The highlight of the concert, though, was what I’d come for: Enescu’s Second Symphony which Kocsis conducted without a score. This was no dutiful run-through to satisfy the Festival’s rules; it was a superb performance, played with panache and great brilliance, aligning the symphony more to a Straussian sound-world than that of Szymanowski (which it can also support quite easily). Solo work was elegantly done (particularly from the leaders of both violin sections: Enescu looking after his fellow fiddlers), and there’s a terrific moment – repeated a couple of times – in the finale where the orchestral piano threatens to derail proceedings. I can’t imagine hearing the work done better, and hats off to Kocsis and his fellow Hungarians for a great performance.
But every silver lining brings a cloud, and this one was caused by some ill-thought-through scheduling. The programme started at 5pm and ended at 7.10. Concert No 2 started at 7.30 in a different venue, one about an eight-minute walk away. As a result, the finale of the Enescu symphony witnessed a constant stream of people leaving to get the next event: insulting to Enescu and highly insulting to the orchestra. The look of surprise on Kocsis’s face as he took his first bow was all too clear: half the audience was fleeing for the exits. He must have wondered what he’d done wrong. And as one forming part of that mass-exodus I felt extremely uncomfortable: I’d have liked to have stayed and cheered. Festivals are invariably about musical overdosing, so it’s surely no surprise that a lot of people were taking in both concerts that evening.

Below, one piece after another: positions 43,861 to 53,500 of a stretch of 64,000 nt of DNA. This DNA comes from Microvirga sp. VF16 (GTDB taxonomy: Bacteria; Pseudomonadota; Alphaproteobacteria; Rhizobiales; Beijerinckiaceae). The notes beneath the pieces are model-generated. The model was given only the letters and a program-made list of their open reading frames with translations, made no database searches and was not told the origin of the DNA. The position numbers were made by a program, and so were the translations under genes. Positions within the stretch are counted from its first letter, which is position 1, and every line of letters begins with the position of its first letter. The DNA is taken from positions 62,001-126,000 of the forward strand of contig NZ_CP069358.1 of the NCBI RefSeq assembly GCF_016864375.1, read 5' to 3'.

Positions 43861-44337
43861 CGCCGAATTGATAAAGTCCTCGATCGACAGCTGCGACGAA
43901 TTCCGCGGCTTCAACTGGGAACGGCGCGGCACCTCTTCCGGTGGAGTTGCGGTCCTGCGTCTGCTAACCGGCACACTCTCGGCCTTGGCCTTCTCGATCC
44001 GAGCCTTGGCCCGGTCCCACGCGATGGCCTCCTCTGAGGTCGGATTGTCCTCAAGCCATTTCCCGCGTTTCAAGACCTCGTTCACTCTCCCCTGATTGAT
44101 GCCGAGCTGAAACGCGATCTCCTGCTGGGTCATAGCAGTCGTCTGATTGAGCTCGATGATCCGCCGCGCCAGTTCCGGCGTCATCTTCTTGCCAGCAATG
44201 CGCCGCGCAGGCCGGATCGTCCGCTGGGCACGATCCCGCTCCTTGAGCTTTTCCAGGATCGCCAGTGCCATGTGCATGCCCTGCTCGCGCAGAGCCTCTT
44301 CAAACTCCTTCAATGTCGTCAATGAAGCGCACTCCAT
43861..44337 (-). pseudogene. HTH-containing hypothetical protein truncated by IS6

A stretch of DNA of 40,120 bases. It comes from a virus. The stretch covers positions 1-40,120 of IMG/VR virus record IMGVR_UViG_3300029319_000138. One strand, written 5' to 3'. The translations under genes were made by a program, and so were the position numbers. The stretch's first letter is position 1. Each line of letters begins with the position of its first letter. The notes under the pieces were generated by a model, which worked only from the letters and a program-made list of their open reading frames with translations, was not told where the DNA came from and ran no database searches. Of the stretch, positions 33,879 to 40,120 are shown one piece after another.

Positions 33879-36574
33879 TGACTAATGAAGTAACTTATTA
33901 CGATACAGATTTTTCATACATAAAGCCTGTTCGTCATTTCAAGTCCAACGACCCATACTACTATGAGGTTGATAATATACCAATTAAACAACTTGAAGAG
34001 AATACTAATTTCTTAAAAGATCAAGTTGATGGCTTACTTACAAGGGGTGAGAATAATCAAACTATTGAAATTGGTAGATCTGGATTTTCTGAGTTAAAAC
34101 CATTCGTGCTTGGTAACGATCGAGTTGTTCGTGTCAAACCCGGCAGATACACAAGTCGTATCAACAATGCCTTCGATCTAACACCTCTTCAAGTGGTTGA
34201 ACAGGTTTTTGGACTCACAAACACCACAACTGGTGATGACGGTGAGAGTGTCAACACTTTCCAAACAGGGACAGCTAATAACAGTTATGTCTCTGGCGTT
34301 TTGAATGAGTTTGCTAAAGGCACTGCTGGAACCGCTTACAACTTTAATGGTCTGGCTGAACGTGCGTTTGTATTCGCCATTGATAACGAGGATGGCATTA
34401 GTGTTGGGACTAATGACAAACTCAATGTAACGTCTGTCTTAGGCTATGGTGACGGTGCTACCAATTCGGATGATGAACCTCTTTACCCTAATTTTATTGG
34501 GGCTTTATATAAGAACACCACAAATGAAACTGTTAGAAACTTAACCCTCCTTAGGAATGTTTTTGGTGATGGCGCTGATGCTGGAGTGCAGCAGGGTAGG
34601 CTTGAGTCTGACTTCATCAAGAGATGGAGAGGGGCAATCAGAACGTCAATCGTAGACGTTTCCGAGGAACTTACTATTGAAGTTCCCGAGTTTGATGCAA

So, puffed out, overheated and in needed of a drink of water, I fought for my seat in the vast and cavernous Sala Palatului, built for Ceausescu to harangue his people, and not a space that does music-making too many favours. But it does have the capacity for a huge audience, many of whom – with delicious disregard for health and safety – sit and stand in the aisles. The Staatskapelle Berlin looked almost lost on the vast stage, but with lid-less piano facing into the band, they gave an utterly delightful account of Mozart’s K482 Piano Concerto (No 22). Old-fashioned Barenboim’s orchestral sound may be – firm, lush and rounded – but the chamber-music sensibility here was a joy, and it’s such a treat to witness a conductor and musicians evidently enjoying each others’ musical company. There were numerous moments where Barenboim would choose an unusual voicing and pick out a little motif to toss to one of his orchestral partners – and they would pick it up and toss it on. It was like a very elegant game, and given this concerto’s heart-melting rondo finale, it left smiles on many faces.
After two piano concertos, a large symphony and an orchestral suite, I ducked out of the Liszt Faust Symphony (2011's hefty dose of Lisztomania has induced a slight resistance) and passed my ticket to a colleague – I hope he managed to claim the seat: tickets here don’t actually seem to guarantee that you can sit where you’re supposed.
James Jolly is Gramophone's Editor-in-Chief. After four years of co-presenting BBC Radio 3's weekday morning programme "Classical Collection" has moved to Sunday mornings, with Rob Cowan his fellow presenter; he also hosts some Saturday afternoon shows. His blogs will explore live and recorded music, as well as downloading and digital delivery.